By Lorrie Baumann
The next edition of the U.S. Department of Agriculture’s Dietary Guidelines for Americans is due to be issued this year, but the broad outline for those guidelines has already been released in the form of the Scientific Report of the 2015 Dietary Guidelines Advisory Committee, released this February. Among the highlights of the report: suggestions for more urging for Americans to modify their diets and get more exercise; more pressure on the food industry to reformulate food products in a healthier direction; and a tax on sugar-sweetened beverages, snack foods and desserts that could be used to fund obesity prevention programs.
The U.S. government uses the Dietary Guidelines as the basis of its food assistance programs, nutrition education efforts and decisions about national health objectives, including the menu planning for the National School Lunch Program. Dietary Guidelines for Americans were first released in 1980 and have been updated every five years since. The point of this report is to inform the next edition of the Dietary Guidelines.
Today, about half of all American adults have one or more preventable chronic diseases related to their diets and about two thirds of American adults are overweight or obese. These two conditions have been highly prevalent for more than two decades, and few, if any, improvements in consumers’ food choices have been seen in recent decades, the report says, adding that a food environment epitomized by an abundance of highly-processed, convenient, lower-cost, energy-dense, nutrient-poor foods makes it particularly challenging to persuade Americans to change their ways.
In order to comply with the Dietary Guidelines, Americans may have to reduce screen time, eat at fast food restaurants less often, eat at home with their families more often and monitor their own diet and body weight. For this approach to work, it would also be essential for Americans, particularly low-income Americans, to have access to healthy and affordable food choices that respect their cultural preferences.
The Advisory Committee would like to see the food industry respond by lowering the sodium and added sugars content of processed foods, raising the polyunsaturated to saturated fat ratio in food products and reducing portion sizes in retail settings like restaurants and the concession stands at sports venues – and then to convince Americans that they like the changes.
“Efforts are needed by the food industry and food retail (food stores and restaurants) sectors to market and promote healthy foods. The general public needs to be encouraged to purchase these healthier options. Making healthy options the default choice in restaurants (e.g., fat-free/low-fat milk instead of sugar-sweetened beverages, and fruit and non-fried vegetables in Children’s Meals, whole wheat buns instead of refined grain buns for sandwich meals) would facilitate the consumption of more nutrient dense diets. Food manufacturers and restaurants should reformulate foods to make them lower in overconsumed nutrients (sodium, added sugars and saturated fat) and calories and higher in whole grains, fruits and vegetables,” the report says. The Advisory Committee also urges government action to make sure that food nutrition labels are understandable by everyday people, including those who aren’t fluent in English.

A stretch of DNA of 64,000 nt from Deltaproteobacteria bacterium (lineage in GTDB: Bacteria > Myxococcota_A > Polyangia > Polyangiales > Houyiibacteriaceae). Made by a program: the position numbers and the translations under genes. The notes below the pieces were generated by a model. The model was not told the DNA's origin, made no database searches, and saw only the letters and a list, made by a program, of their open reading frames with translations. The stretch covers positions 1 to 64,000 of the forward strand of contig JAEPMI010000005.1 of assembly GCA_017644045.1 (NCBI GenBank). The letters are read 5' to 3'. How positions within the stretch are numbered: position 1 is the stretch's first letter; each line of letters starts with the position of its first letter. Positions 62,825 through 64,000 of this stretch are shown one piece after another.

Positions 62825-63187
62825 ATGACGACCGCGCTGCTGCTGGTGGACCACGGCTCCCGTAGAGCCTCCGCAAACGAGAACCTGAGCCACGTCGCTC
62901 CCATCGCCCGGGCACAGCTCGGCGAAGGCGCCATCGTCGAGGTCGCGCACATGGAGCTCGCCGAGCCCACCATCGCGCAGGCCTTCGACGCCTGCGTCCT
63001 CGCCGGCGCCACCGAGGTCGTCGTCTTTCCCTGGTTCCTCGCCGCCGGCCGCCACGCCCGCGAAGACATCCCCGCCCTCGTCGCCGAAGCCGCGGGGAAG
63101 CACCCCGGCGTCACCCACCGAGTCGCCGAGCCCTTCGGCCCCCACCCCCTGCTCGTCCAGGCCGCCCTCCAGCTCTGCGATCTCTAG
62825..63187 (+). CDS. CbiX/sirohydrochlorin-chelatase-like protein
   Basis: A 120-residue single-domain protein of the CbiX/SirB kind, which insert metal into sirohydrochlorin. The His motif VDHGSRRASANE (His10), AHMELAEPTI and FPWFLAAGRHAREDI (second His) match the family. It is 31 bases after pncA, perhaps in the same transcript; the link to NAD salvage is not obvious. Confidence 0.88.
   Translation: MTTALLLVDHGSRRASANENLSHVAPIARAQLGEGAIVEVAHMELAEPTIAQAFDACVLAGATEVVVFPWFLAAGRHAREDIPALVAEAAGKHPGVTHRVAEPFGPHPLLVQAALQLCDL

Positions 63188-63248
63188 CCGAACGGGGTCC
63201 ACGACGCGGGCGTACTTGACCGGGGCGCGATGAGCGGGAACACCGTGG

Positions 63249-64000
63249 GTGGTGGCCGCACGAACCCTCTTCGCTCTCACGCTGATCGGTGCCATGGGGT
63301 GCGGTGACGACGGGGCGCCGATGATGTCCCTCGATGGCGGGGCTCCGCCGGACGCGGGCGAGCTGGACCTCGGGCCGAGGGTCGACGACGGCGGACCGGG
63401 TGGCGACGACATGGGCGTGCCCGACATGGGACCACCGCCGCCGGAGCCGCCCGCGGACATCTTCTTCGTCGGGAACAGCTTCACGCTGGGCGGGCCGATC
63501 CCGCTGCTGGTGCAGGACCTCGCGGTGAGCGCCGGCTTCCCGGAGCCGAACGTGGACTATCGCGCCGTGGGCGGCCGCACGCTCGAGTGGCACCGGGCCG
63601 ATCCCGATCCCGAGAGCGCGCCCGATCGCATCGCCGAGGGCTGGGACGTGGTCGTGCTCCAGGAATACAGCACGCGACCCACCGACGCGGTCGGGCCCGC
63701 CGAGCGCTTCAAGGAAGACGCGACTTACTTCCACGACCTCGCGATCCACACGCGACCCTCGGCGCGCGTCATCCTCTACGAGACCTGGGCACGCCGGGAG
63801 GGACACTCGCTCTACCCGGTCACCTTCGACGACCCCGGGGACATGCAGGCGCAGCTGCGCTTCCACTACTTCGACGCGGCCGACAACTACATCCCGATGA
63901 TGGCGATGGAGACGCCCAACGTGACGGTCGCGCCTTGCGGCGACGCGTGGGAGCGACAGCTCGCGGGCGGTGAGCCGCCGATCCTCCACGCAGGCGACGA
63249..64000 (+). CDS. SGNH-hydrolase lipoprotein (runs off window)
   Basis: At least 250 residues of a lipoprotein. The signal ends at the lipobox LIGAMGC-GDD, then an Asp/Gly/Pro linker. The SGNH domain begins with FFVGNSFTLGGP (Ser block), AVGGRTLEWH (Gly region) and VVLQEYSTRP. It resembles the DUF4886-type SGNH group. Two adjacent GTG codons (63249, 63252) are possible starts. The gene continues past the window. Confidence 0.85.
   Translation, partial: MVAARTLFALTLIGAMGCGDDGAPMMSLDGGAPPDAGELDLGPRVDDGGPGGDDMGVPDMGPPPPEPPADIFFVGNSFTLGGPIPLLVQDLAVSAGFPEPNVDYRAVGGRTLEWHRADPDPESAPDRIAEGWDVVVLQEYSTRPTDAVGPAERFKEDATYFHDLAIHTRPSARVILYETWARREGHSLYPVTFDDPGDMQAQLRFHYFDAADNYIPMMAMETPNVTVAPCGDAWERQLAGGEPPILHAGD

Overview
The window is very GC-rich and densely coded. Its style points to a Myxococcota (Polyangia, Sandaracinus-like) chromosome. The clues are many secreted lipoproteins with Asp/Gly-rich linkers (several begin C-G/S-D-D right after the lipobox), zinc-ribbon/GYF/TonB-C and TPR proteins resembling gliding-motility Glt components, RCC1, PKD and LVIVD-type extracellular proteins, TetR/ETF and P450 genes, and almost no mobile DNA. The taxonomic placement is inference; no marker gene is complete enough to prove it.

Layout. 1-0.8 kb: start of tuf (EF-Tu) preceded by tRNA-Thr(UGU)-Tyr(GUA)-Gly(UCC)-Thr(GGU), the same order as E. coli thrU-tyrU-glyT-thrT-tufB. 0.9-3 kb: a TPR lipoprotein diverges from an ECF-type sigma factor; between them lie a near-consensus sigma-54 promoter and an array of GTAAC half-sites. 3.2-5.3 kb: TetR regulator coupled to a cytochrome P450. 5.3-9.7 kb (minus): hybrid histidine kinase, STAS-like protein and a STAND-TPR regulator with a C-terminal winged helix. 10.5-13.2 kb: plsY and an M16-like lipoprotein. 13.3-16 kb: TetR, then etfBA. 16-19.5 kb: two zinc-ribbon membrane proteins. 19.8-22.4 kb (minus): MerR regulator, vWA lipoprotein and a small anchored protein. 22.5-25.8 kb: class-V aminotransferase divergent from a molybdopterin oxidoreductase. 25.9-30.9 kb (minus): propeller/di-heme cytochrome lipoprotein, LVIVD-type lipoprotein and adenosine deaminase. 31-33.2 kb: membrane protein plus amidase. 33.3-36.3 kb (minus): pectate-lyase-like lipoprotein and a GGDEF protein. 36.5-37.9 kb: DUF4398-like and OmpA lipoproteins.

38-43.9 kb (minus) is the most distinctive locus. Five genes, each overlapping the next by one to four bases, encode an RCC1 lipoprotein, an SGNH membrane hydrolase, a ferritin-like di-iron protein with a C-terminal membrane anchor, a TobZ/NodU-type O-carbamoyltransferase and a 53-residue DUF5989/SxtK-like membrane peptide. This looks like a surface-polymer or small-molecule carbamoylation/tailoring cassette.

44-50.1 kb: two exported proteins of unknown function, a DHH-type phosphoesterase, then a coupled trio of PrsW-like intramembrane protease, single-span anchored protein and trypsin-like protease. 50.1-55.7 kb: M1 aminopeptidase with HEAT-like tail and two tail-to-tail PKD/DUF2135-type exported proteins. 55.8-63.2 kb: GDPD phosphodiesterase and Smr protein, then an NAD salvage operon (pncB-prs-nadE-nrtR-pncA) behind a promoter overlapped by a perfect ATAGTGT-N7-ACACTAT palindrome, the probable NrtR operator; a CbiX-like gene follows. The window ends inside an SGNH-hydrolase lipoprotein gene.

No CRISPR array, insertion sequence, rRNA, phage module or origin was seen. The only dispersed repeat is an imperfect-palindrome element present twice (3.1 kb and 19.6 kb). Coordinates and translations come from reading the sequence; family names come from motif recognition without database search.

The report asks the government to establish policies to make healthy foods accessible and affordable and to limit access to high-calorie, nutrient-poor foods and sugar-sweetened beverages in public buildings and facilities, to set nutrition standards for foods and beverages offered in public places and to improve retail food environments so that healthy foods will be accessible and affordable in underserved neighborhoods and communities. According to the Advisory Committee report, Nutrition Facts labels should list added sugars in grams and teaspoons and include a percent daily value to help consumers make informed decisions about how much added sugar is included in the foods they’re buying, and revenues from taxes on sugar-sweetened beverages, snack foods and high-calorie desserts and other less healthy foods should be earmarked for nutrition education initiatives and obesity prevention programs. “… Taxation on higher sugar- and sodium-containing foods may encourage consumers to reduce consumption and revenues generated could support health promotion efforts. Alternatively, price incentives on vegetables and fruits could be used to promote consumption and public health benefits,” the report says.
According to the Advisory Committee, Americans aren’t getting enough vitamin A, vitamin D, vitamin E, viatmin C, folate, calcium, magnesium, fiber or potassium. They aren’t eating enough vegetables, fruits, whole grains and dairy. Americans in general are overconsuming sodium and saturated fat, refined grains and added sugars. Adult women aren’t getting enough iron. More than 49 million people in the U.S., including nearly 9 million children, live in food insecure households, a condition in which the availability of nutritionally adequate food is limited or uncertain.
According to the Advisory Committee, Americans should be “encouraged and guided to consume” a diet that’s rich in vegetables, fruit, whole grains, seafood, legume and nuts; moderate in low- and non-fat dairy products and alcohol (for adults); lower in red and processed meat; and low in sugar-sweetened foods and beverages and refined grains. This is pretty much the same dietary pattern characteristics recommended five years ago by the 2010 Dietary Guidelines Advisory Committee, according to the report.